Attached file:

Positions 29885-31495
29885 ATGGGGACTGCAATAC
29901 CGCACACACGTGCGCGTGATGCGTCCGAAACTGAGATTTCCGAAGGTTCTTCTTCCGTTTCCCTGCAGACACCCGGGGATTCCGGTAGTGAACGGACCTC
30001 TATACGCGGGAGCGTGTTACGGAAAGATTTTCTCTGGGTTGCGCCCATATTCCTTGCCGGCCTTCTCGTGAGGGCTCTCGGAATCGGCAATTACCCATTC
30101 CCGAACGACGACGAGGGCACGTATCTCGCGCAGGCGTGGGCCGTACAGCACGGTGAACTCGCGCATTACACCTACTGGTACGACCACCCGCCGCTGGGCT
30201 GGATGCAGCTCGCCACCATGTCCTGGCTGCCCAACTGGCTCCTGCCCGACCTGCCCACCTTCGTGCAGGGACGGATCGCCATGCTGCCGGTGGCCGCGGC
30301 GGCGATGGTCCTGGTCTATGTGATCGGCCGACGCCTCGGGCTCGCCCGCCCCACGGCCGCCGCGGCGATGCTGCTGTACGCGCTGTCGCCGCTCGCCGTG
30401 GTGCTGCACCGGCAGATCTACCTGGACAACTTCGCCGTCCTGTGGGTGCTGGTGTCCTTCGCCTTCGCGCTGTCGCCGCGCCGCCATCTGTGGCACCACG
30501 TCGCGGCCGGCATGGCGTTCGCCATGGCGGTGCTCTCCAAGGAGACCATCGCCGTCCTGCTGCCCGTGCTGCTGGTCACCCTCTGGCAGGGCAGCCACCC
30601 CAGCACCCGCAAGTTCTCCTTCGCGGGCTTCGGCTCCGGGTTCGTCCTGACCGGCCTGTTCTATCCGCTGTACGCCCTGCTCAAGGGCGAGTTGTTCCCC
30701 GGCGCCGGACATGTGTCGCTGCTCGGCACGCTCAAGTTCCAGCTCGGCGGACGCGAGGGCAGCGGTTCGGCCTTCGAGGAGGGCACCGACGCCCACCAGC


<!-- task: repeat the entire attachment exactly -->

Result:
Positions 29885-31495
29885 ATGGGGACTGCAATAC
29901 CGCACACACGTGCGCGTGATGCGTCCGAAACTGAGATTTCCGAAGGTTCTTCTTCCGTTTCCCTGCAGACACCCGGGGATTCCGGTAGTGAACGGACCTC
30001 TATACGCGGGAGCGTGTTACGGAAAGATTTTCTCTGGGTTGCGCCCATATTCCTTGCCGGCCTTCTCGTGAGGGCTCTCGGAATCGGCAATTACCCATTC
30101 CCGAACGACGACGAGGGCACGTATCTCGCGCAGGCGTGGGCCGTACAGCACGGTGAACTCGCGCATTACACCTACTGGTACGACCACCCGCCGCTGGGCT
30201 GGATGCAGCTCGCCACCATGTCCTGGCTGCCCAACTGGCTCCTGCCCGACCTGCCCACCTTCGTGCAGGGACGGATCGCCATGCTGCCGGTGGCCGCGGC
30301 GGCGATGGTCCTGGTCTATGTGATCGGCCGACGCCTCGGGCTCGCCCGCCCCACGGCCGCCGCGGCGATGCTGCTGTACGCGCTGTCGCCGCTCGCCGTG
30401 GTGCTGCACCGGCAGATCTACCTGGACAACTTCGCCGTCCTGTGGGTGCTGGTGTCCTTCGCCTTCGCGCTGTCGCCGCGCCGCCATCTGTGGCACCACG
30501 TCGCGGCCGGCATGGCGTTCGCCATGGCGGTGCTCTCCAAGGAGACCATCGCCGTCCTGCTGCCCGTGCTGCTGGTCACCCTCTGGCAGGGCAGCCACCC
30601 CAGCACCCGCAAGTTCTCCTTCGCGGGCTTCGGCTCCGGGTTCGTCCTGACCGGCCTGTTCTATCCGCTGTACGCCCTGCTCAAGGGCGAGTTGTTCCCC
30701 GGCGCCGGACATGTGTCGCTGCTCGGCACGCTCAAGTTCCAGCTCGGCGGACGCGAGGGCAGCGGTTCGGCCTTCGAGGAGGGCACCGACGCCCACCAGC